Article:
Bursts: No More Free Networks, Cuts 40% Of Staff"
TechCrunch on April 15, 2010 in
I could not say that I would have been taken by surprise when
reading the piece of news, quite the contrary. I started making
international school projects by email before the birth of WWW at the
beginning of the 1990s, and what I learned during this time span was
that no free lunch was ever served. It was the consumer who always paid
the costs in one way or another.
Ning was a good exampe of a free
service which was able to find a sufficient audience for
commercializing its services. They valued Ning at a price of 0,5 billion
dollars in April 2008. Now that the free services were abolished and
replaced by Ning's premium options the value may rise or sink depending
on the behavior of the consumers. Will free travellers leave Ning or
will they pay for the premium options?
There was the well-known
logic of web services behind the bubble. An attractive new tool was
first given to users free of charge. The number of the users grew
rapidly because the tool enabled creating of networks, and it was a good
innovation among the Web2.0 tools. Networking was never as easy as it
was with Ning. Coordinators of networks established a large number of
different networks in Ning. After all this hard work coordinators would not like the idea
to give up their network and lose the fruits of their work. Therefore, I
find it propable that coordinators try to convince their clients to
become customers of Ning, which means paying money for this service.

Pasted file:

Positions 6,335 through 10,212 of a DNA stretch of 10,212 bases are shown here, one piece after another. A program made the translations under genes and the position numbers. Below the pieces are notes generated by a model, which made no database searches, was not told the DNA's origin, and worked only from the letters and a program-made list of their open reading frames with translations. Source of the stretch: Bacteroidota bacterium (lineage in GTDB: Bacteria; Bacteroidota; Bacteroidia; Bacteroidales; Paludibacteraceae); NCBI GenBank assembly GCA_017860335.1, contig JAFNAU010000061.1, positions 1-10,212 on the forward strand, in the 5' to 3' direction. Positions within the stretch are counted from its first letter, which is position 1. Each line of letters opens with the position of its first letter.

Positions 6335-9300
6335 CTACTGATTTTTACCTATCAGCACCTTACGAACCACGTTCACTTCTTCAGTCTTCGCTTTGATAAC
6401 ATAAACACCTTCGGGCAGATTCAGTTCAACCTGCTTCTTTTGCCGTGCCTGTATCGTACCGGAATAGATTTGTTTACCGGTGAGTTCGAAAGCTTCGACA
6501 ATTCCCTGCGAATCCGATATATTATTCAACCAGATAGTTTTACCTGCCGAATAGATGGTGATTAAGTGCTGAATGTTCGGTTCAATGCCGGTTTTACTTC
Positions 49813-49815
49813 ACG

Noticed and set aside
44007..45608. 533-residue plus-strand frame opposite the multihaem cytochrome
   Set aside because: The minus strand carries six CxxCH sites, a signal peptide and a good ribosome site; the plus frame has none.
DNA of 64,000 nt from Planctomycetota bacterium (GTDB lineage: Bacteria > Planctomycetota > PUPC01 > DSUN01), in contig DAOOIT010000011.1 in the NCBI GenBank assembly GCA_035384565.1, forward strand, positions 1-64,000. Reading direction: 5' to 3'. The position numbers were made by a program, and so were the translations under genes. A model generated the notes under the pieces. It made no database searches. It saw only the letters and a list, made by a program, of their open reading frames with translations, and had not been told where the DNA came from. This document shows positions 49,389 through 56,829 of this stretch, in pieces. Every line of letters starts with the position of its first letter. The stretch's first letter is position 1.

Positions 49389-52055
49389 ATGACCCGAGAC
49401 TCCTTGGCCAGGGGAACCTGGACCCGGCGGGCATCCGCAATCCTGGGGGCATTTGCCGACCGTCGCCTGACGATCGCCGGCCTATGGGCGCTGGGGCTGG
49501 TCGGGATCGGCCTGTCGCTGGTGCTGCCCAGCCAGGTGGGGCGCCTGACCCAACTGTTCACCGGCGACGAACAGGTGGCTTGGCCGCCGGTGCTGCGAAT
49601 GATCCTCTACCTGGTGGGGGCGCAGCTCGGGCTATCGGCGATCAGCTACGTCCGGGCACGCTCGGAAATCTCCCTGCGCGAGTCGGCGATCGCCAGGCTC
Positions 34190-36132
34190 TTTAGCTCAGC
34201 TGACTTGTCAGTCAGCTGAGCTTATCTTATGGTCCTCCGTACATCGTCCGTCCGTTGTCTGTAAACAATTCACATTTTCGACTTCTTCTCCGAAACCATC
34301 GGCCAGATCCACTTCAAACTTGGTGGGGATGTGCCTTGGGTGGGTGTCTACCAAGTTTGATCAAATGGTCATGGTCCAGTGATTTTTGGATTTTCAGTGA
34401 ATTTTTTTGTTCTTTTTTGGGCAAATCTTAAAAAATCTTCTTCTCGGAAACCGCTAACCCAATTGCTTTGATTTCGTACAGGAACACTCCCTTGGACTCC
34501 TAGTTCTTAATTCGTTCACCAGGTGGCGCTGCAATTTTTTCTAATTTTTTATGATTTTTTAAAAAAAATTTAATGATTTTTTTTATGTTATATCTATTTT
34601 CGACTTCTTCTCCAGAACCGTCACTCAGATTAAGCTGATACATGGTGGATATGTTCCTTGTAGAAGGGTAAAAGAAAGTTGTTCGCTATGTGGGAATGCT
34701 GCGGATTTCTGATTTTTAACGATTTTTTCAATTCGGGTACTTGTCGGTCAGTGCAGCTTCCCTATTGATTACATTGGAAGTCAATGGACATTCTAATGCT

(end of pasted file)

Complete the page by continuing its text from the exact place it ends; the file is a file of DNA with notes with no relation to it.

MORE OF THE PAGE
is also interesting to see if Ning's bubble predicted the future
development of the ”social media” as a whole. Even if the new Web2.0
tools were called ”social” media, they were not social at all, rather
collaborative. It was the US marketing machinery that gave the title
Web2.0 tools to those tools. Later the name was changed into ”social
media”. Speaking about collaborative tools, which they actually are,
was not so attractive.
I guess the big players of the Internet were
the real winners of the Web2.0 game. And the saying was ”The winner takes all”. After the countless number of small enterprises showed their
capacity in developing new Web2.0 services the big predators such as
Google, Microsoft, Apple appeared on the scene. One by one they bought
every succesful product either to use it or to eliminate a potential
rival. This was how they saved costs. Instead of developing services by
themselves they let others to work innumerable hours in the hope of
success. Only a few were lucky. The less fortunate could not survive but
they had to die out.
Am I right or am I right? You need to decide.